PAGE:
The Marvin R. Blumberg Co. is asking the City of Hyattsville to support its request to change the zoning designation of the Clay property, the land the Company owns in the University Hills area from R-80 to R-20, a much higher density designation.
Let’s be honest about why the Blumberg Co. is seeking this change. With a simple designation change, the Blumberg Co. would potentially reap larger amounts of money by building and selling as many as 210 units (R-20) on the 12.87 acres. The current zoning only allows approximately 58 detached units (R-80).
Let’s also be equally honest about why Prince George’s County and the City of Hyattsville might want to support such a zoning designation change. Both entities see the color green — more tax dollars to be collected by the county and the city if they go along with the Blumberg Co. request. Despite all the rhetoric and posturing, it’s really not about maintaining the quality of life for the residents of University Hills; it’s not about preserving precious green space and woods; and it’s certainly not about what’s best for the environment.
In a word, it is about money.
It’s highly likely the developer would make much more money selling more units in a higher density location. And, yes, the city would take in more revenue if it decides to support the Blumberg Co.’s request. We would hope, though, that Hyattsville is not simply driven by a desire for a few more tax dollars. We want to believe the city wouldn’t surrender to a developer’s ambitions for “profit maximization.”
Of course, the Blumberg Co. has the right to make as much money as it can by developing this acreage. It’s in business to make a profit, a huge profit, if it can. But, should the city also be in the business of selling out the preferences of its residents simply for additional tax dollars? What a sad state of affairs it would be if the City of Hyattsville chooses to go along with such a course of action. We’d like to believe the city would reject such a choice.
After long deliberations, multiple discussions with area residents, and thoughtful planning, the Park and Planning Commission, in its September 2015 preliminary plan, recommended that the Clay property remain designated as R-80 and not changed to a R-20 designation. Park and Planning came to this decision because it recognized that an R-80 designation is consistent with the character and feel of adjacent University Hills — single family detached homes on large lots, many of them wooded.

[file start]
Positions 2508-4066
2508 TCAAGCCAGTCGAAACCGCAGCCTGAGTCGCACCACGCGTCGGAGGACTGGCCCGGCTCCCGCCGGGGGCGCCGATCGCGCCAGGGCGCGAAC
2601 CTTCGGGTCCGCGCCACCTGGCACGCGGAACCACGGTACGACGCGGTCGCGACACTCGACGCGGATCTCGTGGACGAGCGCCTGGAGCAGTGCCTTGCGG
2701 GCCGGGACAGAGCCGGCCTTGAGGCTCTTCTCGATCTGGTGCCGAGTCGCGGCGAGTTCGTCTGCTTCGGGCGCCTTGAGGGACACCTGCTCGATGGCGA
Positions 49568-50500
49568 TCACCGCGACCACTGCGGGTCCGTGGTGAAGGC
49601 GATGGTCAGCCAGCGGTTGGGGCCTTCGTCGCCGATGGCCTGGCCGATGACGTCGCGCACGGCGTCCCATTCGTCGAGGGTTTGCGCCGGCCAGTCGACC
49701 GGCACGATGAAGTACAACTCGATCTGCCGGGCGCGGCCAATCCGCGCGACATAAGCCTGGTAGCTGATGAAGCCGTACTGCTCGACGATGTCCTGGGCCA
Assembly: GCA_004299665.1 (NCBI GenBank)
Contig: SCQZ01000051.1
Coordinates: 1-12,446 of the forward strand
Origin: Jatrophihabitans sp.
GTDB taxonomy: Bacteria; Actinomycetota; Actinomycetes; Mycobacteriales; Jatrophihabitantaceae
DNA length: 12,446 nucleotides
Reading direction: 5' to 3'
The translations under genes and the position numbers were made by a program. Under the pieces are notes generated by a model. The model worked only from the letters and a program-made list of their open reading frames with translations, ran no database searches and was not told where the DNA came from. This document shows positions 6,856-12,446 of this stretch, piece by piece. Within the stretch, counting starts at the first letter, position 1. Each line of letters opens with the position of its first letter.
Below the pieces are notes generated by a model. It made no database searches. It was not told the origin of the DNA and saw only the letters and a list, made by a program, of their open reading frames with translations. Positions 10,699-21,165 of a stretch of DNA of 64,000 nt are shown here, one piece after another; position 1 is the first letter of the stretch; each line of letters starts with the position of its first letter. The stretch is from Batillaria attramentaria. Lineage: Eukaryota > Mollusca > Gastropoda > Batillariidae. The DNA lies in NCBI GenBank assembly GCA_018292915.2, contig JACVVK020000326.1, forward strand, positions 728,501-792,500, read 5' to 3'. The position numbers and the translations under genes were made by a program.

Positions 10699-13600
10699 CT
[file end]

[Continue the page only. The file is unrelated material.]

It is our belief that there will be no lack of opportunity to buy a townhouse in the Prince George’s Plaza Transit District Overlay Zone (TDOZ) area. As currently envisioned, the TDOZ includes planning for mixed-use and townhouse development. Indeed, plans for townhouse development are inundating the area. The only current designation exception is the 12-plus acres located within the University Hills community. What is so troubling or damaging about preserving the option for prospective homeowners to buy a new, single-family house within the TDOZ? New single family homeowners would pay substantial taxes, after all.
We think it’s vital to preserve residential, single family housing as an alternative in our community, as well as throughout Hyattsville. We believe that zoning modifications to accommodate the building of townhouses ignore this important option. We further maintain that density proportionality should be the standard. And, we are convinced that the avalanche of townhouse units not only violates this proportionality but will also radically and severely change the character, appeal, and quality of life for those who live in University Hills. For many residents, it is a simple and straightforward matter: keep the integrity of the entire University Hills community intact. Let it remain zoned as R-80, a community traditionally known as “single family detached homes.” Sometimes the best “change” is no change.
Ronald Pedone and Elizabeth Payer are the President and Vice-President of the University Hills Area Civic Association (UHACA). The views expressed are theirs and do not necessarily reflect the views of UHACA.